Having just written a couple of posts about St Nicolas Church, celebrating its 800th year, arising from two talks at the Church on William the Conqueror and Pevensey … it seems, per the comments, a brief note on the Bayeux Tapestry would add to the story.

A full size copy of the Bayeux Tapestry
was given to Reading Museum in 1895:
it is well travelled, but now has its own
gallery; see the Museum site

The Bayeux Tapestry depicting the events leading up to and telling the story of the Norman conquest of England in 1066 AD … is an extraordinary piece of art showing life at that time.

iphone photo out of window - across Eastbourne,
slightly inland is Pevensey and in the far distance
across the bay is Hastings

It is an embroidered cloth nearly 70 metres (230 feet) long and 50 centimetres (20 inches) high … containing 50 scenes with Latin tituli (text), embroidered on linen with coloured woollen yarns.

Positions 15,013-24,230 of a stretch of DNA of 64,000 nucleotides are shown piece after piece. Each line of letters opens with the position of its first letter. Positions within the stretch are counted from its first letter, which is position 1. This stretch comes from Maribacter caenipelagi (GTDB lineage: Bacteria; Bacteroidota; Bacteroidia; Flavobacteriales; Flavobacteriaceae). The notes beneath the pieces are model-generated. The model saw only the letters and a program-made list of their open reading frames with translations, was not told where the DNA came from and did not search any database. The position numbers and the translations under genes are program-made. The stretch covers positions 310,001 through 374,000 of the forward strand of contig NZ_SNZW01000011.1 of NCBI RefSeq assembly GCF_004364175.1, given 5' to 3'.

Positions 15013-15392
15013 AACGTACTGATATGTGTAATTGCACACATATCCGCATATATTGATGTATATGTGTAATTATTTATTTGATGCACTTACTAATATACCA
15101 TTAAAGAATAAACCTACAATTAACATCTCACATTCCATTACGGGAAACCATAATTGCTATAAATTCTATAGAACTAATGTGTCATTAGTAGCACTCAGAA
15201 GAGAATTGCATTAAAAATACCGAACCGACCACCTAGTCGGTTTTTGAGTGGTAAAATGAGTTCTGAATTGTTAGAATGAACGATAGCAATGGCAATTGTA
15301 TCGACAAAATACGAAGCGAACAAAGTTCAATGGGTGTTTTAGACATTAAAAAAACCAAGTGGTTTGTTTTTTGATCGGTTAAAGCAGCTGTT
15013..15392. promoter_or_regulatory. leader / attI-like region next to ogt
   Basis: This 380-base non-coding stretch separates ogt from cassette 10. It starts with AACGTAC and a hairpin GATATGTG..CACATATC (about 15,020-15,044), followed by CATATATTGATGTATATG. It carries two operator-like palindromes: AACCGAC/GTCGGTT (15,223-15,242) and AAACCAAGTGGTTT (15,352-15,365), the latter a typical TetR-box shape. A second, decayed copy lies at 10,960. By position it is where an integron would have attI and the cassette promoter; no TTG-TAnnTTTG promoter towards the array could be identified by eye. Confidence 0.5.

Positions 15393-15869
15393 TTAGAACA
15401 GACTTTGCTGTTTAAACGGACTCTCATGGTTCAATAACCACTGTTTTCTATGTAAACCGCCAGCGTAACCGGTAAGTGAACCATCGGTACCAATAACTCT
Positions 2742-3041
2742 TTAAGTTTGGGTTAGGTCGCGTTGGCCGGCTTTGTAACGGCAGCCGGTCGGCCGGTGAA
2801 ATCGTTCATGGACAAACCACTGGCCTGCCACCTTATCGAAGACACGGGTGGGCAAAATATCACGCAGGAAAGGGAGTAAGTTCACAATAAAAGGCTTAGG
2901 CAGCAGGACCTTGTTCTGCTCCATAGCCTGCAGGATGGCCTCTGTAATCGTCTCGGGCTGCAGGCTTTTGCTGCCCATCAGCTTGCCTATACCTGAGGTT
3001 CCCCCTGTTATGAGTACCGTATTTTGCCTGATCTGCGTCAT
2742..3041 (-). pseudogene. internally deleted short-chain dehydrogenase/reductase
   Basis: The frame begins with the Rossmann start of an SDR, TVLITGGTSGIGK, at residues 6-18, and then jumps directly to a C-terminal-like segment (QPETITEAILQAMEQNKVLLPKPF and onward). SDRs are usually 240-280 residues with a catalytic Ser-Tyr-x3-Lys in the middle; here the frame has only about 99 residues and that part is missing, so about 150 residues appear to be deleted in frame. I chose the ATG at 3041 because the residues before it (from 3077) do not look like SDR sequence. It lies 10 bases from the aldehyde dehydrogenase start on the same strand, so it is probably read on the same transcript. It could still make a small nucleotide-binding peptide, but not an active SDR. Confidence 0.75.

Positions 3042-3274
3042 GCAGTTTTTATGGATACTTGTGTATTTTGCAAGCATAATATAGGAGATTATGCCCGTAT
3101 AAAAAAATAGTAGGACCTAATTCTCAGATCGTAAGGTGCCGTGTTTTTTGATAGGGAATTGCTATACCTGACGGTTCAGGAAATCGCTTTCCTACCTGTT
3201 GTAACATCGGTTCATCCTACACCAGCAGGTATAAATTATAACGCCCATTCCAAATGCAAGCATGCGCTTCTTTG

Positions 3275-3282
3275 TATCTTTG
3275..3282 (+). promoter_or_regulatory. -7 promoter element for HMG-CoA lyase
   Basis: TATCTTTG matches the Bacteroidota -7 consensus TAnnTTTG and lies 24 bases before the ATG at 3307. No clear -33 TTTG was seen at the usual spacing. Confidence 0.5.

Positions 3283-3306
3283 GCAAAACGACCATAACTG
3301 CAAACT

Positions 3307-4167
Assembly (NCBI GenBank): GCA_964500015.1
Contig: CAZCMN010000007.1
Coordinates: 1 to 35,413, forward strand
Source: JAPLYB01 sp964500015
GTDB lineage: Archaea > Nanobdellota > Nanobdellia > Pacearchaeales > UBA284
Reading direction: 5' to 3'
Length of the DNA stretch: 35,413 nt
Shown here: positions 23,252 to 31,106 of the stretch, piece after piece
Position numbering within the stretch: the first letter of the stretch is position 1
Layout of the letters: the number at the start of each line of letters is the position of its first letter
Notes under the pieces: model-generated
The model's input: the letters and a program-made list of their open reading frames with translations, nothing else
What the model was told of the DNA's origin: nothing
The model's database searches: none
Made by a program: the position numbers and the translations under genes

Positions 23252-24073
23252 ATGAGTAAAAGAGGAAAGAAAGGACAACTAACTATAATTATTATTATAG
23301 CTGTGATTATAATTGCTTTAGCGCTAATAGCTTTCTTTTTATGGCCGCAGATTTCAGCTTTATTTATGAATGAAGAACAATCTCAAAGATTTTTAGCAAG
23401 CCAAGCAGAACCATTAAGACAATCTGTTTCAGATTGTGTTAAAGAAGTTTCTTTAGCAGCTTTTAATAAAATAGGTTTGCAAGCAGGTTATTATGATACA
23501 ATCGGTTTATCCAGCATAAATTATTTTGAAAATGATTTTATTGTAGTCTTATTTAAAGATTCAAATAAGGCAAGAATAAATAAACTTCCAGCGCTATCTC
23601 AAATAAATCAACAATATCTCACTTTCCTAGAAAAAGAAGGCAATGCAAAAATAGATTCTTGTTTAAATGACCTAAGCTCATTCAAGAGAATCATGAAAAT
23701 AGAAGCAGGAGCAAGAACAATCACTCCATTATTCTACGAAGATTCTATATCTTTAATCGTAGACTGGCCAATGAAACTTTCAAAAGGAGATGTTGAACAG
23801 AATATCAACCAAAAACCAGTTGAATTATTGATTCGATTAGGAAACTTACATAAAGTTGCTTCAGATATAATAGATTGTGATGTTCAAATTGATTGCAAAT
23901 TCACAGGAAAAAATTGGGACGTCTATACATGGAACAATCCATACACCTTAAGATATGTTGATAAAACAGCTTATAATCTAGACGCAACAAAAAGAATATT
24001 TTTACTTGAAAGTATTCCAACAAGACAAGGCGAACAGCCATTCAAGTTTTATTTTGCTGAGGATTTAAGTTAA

Hastings, not taken by me, looking back across the bay to
the South Downs and Eastbourne/Pevensey in the distance

It is thus not technically a tapestry … but has always been called one.  It is exceptionally large and appears to be not quite finished … thankfully not much is missing …

Embroidered bookbinding - English Work
of the 12th C

Anglo-Saxon needlework of the more detailed type known as Opus Anglicanum (English Work) was famous across Europe from the late 12th to mid 14th centuries.

It is believed that William Odo, William’s half-brother, probably commissioned the tapestry … the reasoning for this is that: